As for what is next for this community on the rise, Mayor Sorenson boasts, “We have so many irons in the fire right now. We’re doing an updated comprehensive outdoor plan, we’re working on updating our strategic plan, and we’re working on updating our comprehensive plan, which is the physical plan to guide the city forward.” Significant infrastructure upgrades are also on the agenda, and Sheboygan has been awarded a grant through the Department of Transportation to build a pedestrian bridge in the riverfront district, further adding to the connectivity of the city.
“The stars really aligned here. We have a great business environment, a great educational system, and a great place to live, work and play. Making sure that folks can thrive and have a great life is something that’s central to us when we do work with our entities,” he concludes.
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AT A GLANCE
What: A thriving city with a workforce and quality of life opportunities, on the shores of Lake Michigan.
Where: Sheboygan County, Wisconsin
Lakeshore Technical College – www.gotoltc.edu
Success Starts Here
Lakeshore Technical College is a nationally recognized, comprehensive community and technical college serving the greater Sheboygan area. Lakeshore educates more than 8,000 students annually who enroll to master real-world, employable career skills and begin their pursuit of a bachelor’s degree. A 2022 economic impact report shows the college impacts one out of every 45 jobs in the area.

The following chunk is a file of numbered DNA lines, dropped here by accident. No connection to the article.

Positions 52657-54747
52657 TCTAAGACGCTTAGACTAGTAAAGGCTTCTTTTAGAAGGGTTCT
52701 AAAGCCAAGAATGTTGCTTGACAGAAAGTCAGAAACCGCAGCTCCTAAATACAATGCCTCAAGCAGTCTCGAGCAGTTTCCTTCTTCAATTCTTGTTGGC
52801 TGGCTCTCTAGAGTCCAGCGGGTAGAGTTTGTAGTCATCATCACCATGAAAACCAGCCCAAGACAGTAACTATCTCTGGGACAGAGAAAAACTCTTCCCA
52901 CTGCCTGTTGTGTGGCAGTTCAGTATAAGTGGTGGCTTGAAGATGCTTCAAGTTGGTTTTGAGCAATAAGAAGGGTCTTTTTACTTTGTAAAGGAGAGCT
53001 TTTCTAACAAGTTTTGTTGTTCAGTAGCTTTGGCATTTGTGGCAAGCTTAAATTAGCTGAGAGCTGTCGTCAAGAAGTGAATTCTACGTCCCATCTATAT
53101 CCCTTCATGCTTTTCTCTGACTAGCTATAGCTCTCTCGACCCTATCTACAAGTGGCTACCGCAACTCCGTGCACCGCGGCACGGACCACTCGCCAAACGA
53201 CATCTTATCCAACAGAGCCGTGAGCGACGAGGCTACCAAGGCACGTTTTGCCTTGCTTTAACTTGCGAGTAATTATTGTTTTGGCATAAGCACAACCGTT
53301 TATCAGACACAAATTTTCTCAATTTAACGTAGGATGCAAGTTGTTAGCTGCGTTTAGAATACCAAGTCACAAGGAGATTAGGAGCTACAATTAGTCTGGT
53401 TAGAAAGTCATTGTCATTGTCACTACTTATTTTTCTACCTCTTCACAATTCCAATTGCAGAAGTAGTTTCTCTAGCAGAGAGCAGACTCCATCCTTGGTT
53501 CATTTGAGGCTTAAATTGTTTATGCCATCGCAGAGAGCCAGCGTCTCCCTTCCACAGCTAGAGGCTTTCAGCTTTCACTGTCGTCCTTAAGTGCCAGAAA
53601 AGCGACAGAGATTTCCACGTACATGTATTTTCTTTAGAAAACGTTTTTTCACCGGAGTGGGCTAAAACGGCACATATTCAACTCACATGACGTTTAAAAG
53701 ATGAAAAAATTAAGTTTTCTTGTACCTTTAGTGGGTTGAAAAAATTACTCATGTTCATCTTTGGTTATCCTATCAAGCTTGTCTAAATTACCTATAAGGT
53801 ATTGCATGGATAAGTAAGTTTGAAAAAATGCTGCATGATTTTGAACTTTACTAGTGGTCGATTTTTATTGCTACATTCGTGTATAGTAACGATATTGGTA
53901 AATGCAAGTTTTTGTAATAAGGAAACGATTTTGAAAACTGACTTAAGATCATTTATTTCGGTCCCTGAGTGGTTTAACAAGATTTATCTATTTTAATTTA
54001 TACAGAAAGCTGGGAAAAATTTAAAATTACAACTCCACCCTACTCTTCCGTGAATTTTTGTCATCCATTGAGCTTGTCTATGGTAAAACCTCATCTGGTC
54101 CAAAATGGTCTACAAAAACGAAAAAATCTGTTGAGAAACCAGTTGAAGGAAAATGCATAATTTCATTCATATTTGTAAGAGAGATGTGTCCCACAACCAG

Thanks to a growing number of partnerships with four-year universities, students who begin pursuing their bachelor’s degrees at Lakeshore now have more options for completing those degrees. Students completing their Associate of Arts or Associate of Science degree at Lakeshore can transfer with guaranteed junior standing to the University of Wisconsin-Green Bay, University of Wisconsin Oshkosh, University of Wisconsin-Milwaukee, and Lakeland University.
“Thanks to our partnership universities, our students and community have more options available to start on the path to their bachelor’s degree in an affordable manner close to home,” says Lakeshore President Dr. Paul Carlsen.
Both degrees cover general education requirements for a student whose goal is to complete their bachelor’s degree. Both also allow students to select elective courses that appeal to their future career plans.